The plan also calls for restricting parking on Sumans Avenue to two hours during the day.
"We feel that as a city, we're not doing enough and we're laying it all on the police department. It's not a battle one person can fight," Bruchey said.
But several residents said making the streets one way would inconvenience people who live in the neighborhood and do little to combat the drug trade.
"I can't understand why one-way streets and two-hour parking has anything to do with drug trafficking," said Boward Street resident Brenda Laughlin. "You can drug-traffic whether you go one way or two ways. And you can do an awful lot in two hours."
Jones said similar traffic changes have proven effective in other cities. He said people often drive around the neighborhood several times before they find a drug dealer.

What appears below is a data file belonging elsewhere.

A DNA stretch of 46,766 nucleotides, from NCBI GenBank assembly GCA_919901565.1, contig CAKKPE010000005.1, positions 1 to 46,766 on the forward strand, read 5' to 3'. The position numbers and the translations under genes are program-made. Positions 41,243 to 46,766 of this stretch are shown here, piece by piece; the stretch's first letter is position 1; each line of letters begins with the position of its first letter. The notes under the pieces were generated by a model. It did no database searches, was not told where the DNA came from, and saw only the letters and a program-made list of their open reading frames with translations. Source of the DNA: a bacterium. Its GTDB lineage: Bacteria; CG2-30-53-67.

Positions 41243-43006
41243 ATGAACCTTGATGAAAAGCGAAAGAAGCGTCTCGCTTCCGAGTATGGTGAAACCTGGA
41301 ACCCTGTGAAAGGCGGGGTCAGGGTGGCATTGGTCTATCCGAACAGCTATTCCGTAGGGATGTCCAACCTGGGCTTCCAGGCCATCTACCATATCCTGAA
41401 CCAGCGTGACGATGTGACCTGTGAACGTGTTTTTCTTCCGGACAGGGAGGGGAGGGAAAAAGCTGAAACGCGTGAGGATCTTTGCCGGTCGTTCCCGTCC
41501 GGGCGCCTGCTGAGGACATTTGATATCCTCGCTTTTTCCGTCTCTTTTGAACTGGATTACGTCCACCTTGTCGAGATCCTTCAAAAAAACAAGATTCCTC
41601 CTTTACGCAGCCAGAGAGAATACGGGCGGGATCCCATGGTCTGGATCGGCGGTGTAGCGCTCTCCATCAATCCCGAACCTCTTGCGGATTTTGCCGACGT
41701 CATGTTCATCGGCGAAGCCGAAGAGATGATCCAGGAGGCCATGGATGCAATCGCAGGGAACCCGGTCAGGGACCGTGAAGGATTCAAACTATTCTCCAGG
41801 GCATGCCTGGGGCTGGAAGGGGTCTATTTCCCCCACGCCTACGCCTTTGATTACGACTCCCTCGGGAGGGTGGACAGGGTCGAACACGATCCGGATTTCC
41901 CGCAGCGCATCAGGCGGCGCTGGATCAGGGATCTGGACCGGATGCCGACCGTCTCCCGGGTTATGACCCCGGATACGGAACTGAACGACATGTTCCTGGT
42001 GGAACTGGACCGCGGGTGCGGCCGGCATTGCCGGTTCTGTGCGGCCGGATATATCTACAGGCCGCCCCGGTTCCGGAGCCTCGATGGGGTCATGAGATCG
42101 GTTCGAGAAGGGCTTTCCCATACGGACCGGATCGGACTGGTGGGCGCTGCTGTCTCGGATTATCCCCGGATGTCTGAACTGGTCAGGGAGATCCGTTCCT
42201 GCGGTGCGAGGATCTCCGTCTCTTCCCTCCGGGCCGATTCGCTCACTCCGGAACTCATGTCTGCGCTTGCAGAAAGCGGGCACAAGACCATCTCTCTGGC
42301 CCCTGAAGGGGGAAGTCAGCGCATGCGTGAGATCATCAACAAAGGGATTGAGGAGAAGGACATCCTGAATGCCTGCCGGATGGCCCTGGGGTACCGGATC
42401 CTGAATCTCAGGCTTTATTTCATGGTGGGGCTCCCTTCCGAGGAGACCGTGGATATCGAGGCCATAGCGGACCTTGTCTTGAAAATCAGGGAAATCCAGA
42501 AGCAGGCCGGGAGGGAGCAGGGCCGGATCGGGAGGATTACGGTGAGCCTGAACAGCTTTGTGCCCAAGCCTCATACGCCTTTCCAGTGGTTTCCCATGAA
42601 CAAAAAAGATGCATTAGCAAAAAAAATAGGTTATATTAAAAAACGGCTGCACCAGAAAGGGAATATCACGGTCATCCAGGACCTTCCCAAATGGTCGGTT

Forcing them to drive several blocks out of their way would not only inconvenience them but make it easier for officers to spot and catch them, Jones said.
Willie Conyers, an area resident and board member of the nearby Memorial Recreation Center, said he objected to the fact that city officials seemed to have made up their minds before Wednesday's meeting.
"This is an after-the-fact meeting. I am totally against this idea of making Sumans Avenue one way," he said.
Bruchey, who acknowledged after the meeting that he probably erred by not seeking more input sooner, told residents that the streets can be changed back to two way if the move proves ineffective.
Bruchey also pointed to a number of supporters in the community. Some residents at the meeting praised the plan.
Pamela Parson, president of the Parkside Homes Residential Association, also supported the proposal.
"I truly believe it would help," she said.
Bruchey urged patience and said the city is taking other steps to combat crime.
"You're never going to win this war unless you win little battles along the way," he said.